Monday, February 9, 2009

Winter Pot-Pourri

As I anxiously wait for spring to arrive, I know full well that there will be a sudden rush of activities filling my days. The fact that I will have so much to write about and so little time left over at the end of the day to write hasn't escaped me. Hopefully, my eager enthusiasm to share my country living revelations with you will spur me on.

In the meantime, my days are filled with other distractions. After a very hectic fall of settling into our house and preparing for Christmas, I envisioned lazy weekends of reading, looking through my husband's old collection of Century Home magazine and resting up before spring arrived. It hasn't gone exactly according to plan.

I have read a few books and glanced through a few magazines. I even finished John Grogan's 'The Long Road Home' in a single day, but I owe that to the fact that I had pulled a tendon in my wrist and found myself useless when it came to completing any chores around the house. I have ordered my seeds for this year's garden, full of as many heirloom varieties as we could find. However, becoming a country girl, has given me a new perspective on both the outdoors and time management.

My husband opened me up to a new world of outdoor activities to which I will always be in his debt. Never having been a fan of outdoor activities as a child, I could never understand why anyone would want to play in the COLD! Now I understand those who pray for snow; the winter is much more enjoyable when you get outside and become a participant of winter. It had been years since I skated but he took me to outdoor rinks and now we enjoy our natural rink in the backyard. He also introduced me to cross country skiing; this year we have our own track around the pond, making excellent exercise until I can get out running again. Our children received their own skis for Christmas this year and appear to be natural born skiers. We've walked around our property, scouting locations for a tree house and gardens. I've stood out in the vacant corn field, listening to the stillness around me, hoping to glimpse a deer or two but thus far only catching the strains of an errant and seemingly out of place wind chime.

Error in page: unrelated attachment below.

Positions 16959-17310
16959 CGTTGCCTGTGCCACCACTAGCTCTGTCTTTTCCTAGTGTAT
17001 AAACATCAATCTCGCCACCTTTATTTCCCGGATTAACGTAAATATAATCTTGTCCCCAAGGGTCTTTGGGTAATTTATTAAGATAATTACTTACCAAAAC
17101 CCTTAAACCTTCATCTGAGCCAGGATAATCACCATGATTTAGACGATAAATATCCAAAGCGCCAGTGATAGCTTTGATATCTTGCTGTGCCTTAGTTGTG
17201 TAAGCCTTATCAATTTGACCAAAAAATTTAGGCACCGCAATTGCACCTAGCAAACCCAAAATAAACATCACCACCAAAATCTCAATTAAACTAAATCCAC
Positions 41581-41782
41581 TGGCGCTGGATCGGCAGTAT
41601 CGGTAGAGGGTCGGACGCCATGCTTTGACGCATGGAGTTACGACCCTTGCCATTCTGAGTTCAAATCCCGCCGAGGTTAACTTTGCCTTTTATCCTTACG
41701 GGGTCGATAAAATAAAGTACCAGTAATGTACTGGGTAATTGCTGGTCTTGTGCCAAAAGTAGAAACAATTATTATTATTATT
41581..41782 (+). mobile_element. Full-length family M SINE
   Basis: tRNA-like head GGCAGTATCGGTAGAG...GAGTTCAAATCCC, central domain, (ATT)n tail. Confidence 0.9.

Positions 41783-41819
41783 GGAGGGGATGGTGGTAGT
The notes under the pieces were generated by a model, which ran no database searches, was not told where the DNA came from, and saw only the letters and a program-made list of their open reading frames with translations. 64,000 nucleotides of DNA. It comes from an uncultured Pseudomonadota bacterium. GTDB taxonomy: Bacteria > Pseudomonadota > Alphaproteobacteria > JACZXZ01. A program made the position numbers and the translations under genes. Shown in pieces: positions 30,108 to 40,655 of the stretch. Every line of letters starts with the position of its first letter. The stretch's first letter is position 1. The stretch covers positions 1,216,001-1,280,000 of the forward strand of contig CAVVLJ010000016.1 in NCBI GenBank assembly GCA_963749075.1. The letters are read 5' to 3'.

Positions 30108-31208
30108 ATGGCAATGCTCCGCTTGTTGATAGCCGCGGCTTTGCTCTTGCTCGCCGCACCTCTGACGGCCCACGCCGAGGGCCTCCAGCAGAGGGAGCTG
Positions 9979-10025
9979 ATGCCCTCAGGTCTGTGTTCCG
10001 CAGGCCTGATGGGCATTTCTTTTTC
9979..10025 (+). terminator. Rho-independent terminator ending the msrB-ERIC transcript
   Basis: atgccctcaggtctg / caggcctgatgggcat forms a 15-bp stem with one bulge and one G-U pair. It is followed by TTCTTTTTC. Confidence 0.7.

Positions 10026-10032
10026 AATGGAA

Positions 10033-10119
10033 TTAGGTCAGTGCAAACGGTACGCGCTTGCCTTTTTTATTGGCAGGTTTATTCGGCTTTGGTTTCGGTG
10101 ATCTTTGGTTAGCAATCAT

Making quick time around the pond.

Knowing my days of spring and summer will be filled with welcome outdoor chores, I've also realized that it's prudent to make the most of my 'inside' time. This is the time to begin planning next year's Christmas baskets we make for our families. I'm also planning our home made gifts for birthdays throughout the coming year. In addition, my daughter has even encouraged me to start knitting again, asking for pink legwarmers for ballet class. My son has joined me; he's knitting again after two years and is working on his 'blanket' while my daughter, never one to be left behind, is trying her hand at latch-hook rug making, crocheting and knitting. The original inhabitants of this old abode would surely put us to shame, but perhaps they're content that the newest caretakers are respectfully attempting to not only restore their home but their past times as well.

Crochet lesson.


I've also perused books on small barns and outbuildings, learned about the old east coast tradition of rug hooking, read up on how to build a tree house, peered over the artwork of the Amish at work through the seasons, and eagerly started a blog depicting my new life in the country and the trials and tribulations of renovating a century home. As winter marches on, I wonder what the pioneers did to fill their time during the winter months. Something tells me, they would put me to shame.

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